Costco to Stop Selling Apple’s iPod

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Costco will be phasing out its iPod line and iTunes gift card inventory over the next few months. The company said that the decision to drop the products was a mutual agreement with Apple, according to the Seattle Times.

“In the past couple months, we agreed to wind down,” commented Costco’s Chief Financial Officer Richard Galanti.

iPods will soon be MIA at Costco

iPods have been available in Costco for years at a small discount, but the retailer hasn’t been able to sell the music players online because of Apple-imposed restrictions.

Mr. Galanti didn’t say why Apple wouldn’t let Costco sell iPods online, and now that the companies are parting ways, it looks like there won’t be any chance of the iPad ever showing up on the retailer’s store shelves.

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John Martellaro

I saw an article whose humorous, jesting title was, “It was all over when Steve saw the iPods next to the Mayonnaise barrels.”

Lee Dronick

I buy my prepaid iTunes cards at Costco, $60 worth for $55. Oh well c’est la cyber.

Ross Edwards

Based on the kind of brush-ups Costco has been having with companies like Coca-Cola in recent years, one surmises this was a simple matter of conflicting price preferences.  Apple fixes prices, yet Costco’s stock in trade is that EVERYTHING is cheaper there (even when they have to make a bundle package to do it, a la video game consoles).  Add in that Costco likely commanded a discount from the normal Apple wholesale, and Apple selling every iPad it can produce without even trying, and you can see where the two companies’ needs and expectations were no longer meeting.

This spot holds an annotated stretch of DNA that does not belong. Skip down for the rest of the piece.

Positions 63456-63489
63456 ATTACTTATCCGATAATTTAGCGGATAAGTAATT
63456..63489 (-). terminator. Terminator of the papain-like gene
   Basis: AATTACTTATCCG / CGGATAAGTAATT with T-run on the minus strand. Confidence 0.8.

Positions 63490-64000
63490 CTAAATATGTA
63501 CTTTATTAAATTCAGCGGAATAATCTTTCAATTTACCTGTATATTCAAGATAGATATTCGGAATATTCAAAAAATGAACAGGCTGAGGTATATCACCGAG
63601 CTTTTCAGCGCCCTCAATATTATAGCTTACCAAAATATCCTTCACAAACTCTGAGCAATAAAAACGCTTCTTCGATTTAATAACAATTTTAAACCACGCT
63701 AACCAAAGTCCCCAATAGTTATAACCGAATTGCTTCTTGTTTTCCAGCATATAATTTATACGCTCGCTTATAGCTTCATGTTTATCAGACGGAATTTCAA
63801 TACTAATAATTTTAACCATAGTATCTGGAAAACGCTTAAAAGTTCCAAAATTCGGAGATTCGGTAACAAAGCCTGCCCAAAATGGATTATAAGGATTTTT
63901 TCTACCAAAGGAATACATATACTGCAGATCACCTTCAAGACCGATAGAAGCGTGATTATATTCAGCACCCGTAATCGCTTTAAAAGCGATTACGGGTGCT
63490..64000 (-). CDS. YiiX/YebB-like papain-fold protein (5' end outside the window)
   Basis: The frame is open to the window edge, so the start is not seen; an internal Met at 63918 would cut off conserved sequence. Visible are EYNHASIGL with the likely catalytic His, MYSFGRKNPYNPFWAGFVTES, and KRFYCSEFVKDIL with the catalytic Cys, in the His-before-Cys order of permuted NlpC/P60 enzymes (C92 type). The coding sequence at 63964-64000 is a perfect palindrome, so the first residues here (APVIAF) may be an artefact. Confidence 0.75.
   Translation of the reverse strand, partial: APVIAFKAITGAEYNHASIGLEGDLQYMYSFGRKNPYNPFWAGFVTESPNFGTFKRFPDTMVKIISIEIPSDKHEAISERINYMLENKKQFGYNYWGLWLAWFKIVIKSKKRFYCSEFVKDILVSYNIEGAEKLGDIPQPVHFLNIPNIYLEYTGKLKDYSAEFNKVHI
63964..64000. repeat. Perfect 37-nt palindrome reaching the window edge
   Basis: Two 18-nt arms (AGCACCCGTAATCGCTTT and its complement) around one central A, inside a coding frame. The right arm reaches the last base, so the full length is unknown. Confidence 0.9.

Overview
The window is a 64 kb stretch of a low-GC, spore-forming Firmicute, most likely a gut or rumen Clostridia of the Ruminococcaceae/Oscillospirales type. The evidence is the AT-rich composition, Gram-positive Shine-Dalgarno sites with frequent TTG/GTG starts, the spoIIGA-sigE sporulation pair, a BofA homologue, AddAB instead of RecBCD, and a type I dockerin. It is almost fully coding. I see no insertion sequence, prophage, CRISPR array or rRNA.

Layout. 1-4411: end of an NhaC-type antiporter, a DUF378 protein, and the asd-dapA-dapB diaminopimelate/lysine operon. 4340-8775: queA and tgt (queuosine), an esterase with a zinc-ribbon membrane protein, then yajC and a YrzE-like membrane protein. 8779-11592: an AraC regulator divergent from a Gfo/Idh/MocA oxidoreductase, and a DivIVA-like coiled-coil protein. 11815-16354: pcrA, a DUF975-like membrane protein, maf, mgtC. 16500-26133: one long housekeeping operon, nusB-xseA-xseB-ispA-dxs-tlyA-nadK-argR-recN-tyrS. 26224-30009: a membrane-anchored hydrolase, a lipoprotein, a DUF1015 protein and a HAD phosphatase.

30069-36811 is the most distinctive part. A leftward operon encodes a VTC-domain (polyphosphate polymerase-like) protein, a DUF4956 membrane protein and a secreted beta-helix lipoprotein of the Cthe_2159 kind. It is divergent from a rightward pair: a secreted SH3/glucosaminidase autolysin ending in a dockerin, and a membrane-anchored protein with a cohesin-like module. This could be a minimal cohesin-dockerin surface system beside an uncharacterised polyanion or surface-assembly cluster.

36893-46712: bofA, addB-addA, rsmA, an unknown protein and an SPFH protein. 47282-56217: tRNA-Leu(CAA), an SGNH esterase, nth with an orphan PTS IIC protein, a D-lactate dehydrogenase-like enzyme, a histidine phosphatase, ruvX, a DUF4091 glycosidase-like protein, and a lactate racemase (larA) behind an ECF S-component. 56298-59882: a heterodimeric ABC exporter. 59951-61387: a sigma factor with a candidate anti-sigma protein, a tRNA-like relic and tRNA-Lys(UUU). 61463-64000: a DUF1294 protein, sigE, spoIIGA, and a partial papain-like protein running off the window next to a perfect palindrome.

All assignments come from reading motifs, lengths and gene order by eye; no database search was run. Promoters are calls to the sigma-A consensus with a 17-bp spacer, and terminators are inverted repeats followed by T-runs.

Costco’s gray-market sale of Omega watches doesn’t give me a warm feeling about where and how they purchase many high-ticket items. Costco is a big-box store that gets products from wherever they can. I’ve been an executive member for years and have been upset when something I liked disappeared from the shelves. I don’t go to Costco to purchase anything important, I just don’t trust what will happen with the products. It’s fine with me if they aren’t carrying Apple products anymore. Their computer shelves are filled with HP products so they must be able to get good discounts for those items and not others.

Bosco (Brad Hutchings)

Oh good grief. If you are a watch enthusiast and not buying gray market, you are seriously wasting money. There’s nothing inherently shady about gray market watches or TVs or other high-dollar goods. The manufacturers use those channels to test price points and even to add distinguishing value (packaging, warranties, service) to the so-called “legitimate” channels. Keeping the gray-market channels fertile also lets manufacturers experiment with product offerings and not having to hit a retail home run with each.


How does either party benefit from this?
And shouldn’t they both be concerned about their customers?
Guess not!


iPods and iTunes cards have already disappeared from the Costco in San Francisco. They are replaced by a display for Zunes selling at $199.99.

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